Metaphorically, it has been likened to a new tennis ball — fuzzy, but with a lot of bounce. This New World is becoming less fuzzy every day, but with a lot more bounce. Isn’t it time to knock the fuzz off the tennis ball?

"The things we fear most in organizations -- fluctuations, disturbances, imbalances -- are the primary sources of creativity." ~ Margaret J. Wheatley

Today’s corporate world is filled with executives that want someone to give them plug-and-play answers. How many such executives can you recognise in your organisation?

The future of middle management is extinction. Are the symptoms visible in your organisation? Are you becoming fossilised?

“Ideas have power by themselves. They can accumulate without travelling through an institution, and then suddenly explode.” — Michael Brown, CFO Microsoft

"The person who can combine frames of reference and draw connections between ostensibly unrelated points of view is likely to be the one who makes the creative breakthrough." — Denise Shekerjian

"Creative minds have always been known to survive any kind of bad training." — Anna Freud

Thomas Stewart writes that half of what a freshman engineering student learns is obsolete by the time she graduates; the obsolescence of electronics knowledge is so fast that techies use the phrase “Internet years” the way children say “dog years.”

Liam Fahey, a professor at Babson College and a stalwart of the Strategic Leadership Forum, likes to pose the following question: “How long will it take before half the knowledge you need in your job is obsolete?” If he poses it to a group, a third of the audience members usually say that the half-life of their knowledge is less than two years, another third that it’s less than five years.

Like money in a mattress, says Hugh Macdonald, “intellectual capital is useless unless it moves. It’s no good having some guy who is very wise and sits alone in a room.”

This is totally applicable to the world of ideas … ‘bureaucratic’ needs to make way for ‘bureau-creative’!!!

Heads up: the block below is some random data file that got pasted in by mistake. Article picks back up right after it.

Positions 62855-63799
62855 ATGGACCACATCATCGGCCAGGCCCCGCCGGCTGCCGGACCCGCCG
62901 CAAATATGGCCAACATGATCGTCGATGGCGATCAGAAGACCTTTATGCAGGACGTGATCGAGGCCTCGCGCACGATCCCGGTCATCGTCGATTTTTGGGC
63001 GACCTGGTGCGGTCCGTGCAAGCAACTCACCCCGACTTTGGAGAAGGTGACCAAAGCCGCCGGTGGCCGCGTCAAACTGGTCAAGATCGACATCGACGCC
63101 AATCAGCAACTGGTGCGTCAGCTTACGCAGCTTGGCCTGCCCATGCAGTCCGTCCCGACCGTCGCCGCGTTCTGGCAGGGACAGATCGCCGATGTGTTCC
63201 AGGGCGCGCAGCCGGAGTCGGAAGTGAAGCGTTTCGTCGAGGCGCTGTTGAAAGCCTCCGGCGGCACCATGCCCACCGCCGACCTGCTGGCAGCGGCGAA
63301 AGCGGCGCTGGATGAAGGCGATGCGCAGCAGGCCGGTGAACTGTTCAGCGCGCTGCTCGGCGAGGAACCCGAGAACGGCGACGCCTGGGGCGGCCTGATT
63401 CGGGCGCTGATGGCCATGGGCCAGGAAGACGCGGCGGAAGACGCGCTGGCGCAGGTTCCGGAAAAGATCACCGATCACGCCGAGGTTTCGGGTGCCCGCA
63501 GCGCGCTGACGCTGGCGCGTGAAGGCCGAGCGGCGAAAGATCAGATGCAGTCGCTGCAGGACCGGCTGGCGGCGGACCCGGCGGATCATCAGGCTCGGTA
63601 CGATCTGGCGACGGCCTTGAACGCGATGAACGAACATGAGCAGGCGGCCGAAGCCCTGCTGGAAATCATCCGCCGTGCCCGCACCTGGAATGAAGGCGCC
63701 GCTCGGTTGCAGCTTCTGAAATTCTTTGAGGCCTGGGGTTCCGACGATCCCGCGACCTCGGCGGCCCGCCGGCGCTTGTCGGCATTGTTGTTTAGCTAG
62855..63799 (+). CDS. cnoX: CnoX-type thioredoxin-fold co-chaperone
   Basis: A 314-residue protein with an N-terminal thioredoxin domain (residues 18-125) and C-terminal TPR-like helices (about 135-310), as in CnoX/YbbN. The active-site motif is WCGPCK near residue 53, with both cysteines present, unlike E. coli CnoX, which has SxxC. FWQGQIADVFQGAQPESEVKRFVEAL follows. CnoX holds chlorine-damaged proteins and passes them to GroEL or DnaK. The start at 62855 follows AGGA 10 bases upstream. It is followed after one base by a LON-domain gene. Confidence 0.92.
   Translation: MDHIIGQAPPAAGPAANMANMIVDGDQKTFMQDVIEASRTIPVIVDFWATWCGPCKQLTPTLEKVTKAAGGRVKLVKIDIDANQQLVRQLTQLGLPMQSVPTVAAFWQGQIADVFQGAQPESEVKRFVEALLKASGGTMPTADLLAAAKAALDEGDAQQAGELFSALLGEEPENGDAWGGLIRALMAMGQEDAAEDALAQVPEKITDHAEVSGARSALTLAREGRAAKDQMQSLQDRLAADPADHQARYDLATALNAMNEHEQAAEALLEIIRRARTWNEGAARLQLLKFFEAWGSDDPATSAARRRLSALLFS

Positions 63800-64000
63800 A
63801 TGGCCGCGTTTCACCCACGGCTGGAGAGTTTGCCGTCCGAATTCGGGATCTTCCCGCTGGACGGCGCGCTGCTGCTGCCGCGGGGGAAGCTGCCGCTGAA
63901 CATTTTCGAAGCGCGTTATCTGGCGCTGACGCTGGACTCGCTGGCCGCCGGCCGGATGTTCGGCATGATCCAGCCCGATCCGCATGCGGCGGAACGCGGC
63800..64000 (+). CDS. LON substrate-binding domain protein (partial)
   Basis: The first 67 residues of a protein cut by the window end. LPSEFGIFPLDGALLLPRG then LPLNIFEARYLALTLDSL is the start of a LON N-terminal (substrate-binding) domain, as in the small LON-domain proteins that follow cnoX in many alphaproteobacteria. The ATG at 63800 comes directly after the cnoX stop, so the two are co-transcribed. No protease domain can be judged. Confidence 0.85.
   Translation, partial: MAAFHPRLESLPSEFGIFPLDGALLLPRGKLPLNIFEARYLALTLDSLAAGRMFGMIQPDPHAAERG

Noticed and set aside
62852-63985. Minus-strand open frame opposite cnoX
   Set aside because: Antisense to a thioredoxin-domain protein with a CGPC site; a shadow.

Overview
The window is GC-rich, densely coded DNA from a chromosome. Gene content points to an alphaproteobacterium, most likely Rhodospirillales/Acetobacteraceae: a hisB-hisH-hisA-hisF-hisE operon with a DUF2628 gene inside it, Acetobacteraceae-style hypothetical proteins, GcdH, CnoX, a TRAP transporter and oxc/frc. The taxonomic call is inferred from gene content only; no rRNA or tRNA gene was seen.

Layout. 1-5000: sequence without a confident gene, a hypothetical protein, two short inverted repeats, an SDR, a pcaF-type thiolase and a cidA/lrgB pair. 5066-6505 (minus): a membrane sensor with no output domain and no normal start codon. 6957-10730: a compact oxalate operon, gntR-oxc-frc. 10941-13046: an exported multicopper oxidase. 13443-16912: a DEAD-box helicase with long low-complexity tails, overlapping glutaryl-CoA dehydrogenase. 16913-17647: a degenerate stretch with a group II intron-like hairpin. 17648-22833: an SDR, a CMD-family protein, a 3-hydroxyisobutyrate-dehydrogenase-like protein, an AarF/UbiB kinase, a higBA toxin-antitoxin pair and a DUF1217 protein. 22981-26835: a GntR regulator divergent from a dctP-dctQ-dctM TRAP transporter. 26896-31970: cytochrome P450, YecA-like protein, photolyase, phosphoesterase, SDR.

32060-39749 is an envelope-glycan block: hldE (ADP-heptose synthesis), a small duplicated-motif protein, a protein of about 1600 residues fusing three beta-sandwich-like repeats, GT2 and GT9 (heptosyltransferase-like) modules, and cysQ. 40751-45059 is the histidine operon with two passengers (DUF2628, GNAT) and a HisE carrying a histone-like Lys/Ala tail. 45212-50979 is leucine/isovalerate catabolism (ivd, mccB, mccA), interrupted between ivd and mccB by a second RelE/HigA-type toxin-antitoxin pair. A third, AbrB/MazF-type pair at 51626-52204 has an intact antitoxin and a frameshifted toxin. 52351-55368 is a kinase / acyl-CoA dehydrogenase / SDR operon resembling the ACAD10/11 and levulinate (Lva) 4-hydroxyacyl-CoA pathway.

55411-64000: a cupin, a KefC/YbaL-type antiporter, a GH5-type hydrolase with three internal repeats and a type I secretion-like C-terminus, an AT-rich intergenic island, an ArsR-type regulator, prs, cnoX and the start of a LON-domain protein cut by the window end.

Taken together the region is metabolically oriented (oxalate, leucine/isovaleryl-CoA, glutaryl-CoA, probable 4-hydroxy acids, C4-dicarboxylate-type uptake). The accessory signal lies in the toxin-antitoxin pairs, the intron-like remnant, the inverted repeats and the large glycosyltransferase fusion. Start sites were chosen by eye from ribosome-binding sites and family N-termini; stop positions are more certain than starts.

Getting results from investing in creativity requires a corporate culture that allows it to flow freely. This simply means scrapping rules that stifle new ideas."

Well, you just got to read the entire book to make yourself more creative & recreative.

As the author puts it:

"This book incorporate a spectrum of contemporary applications designed to meet today's corporate & educational needs. The vast repertoire of knowledge & techniques cater to our diverse areas of performance. We now know that our primary source of wealth lies in the development of intellectual capital. You will find the ingredients between these pages."

[For readers' information: Adrian Slywotzky wrote 'Profit Patterns: 30 Ways to Anticipate & Profit from Strategic Forces Reshaping Your Business'; Robert Duboff, 'Market Research Matters: Tools & Techniques for Aligning Your Business'; Adam Gordon, 'Future Savvy: Identifying Trends to Make Better Decisions, Manage Uncertainty, & Profit from Change '. All my personal favourites!]

Friday, January 30, 2009


[Extracted from the 'Optimum Performance Technologies' weblog.]

Ever since reading 'Winning the Innovation Game' & also listening to the audio compilation, 'Innovative Secrets of Success', at the tail end of the eighties or so, I have always been impressed by the work of innovation strategist Robert Tucker.

In fact, I even had a brief fax correspondence with the author during the early nineties, during which he had generously offered me some additional valuable information.

I had also read his subsequent book, 'Managing the Future: 10 Driving Forces of Change', & its audio version, 'How to Profit from Today's Rapid Changes', as well as many of his other interesting articles in magazines, newsletters or on the web since then.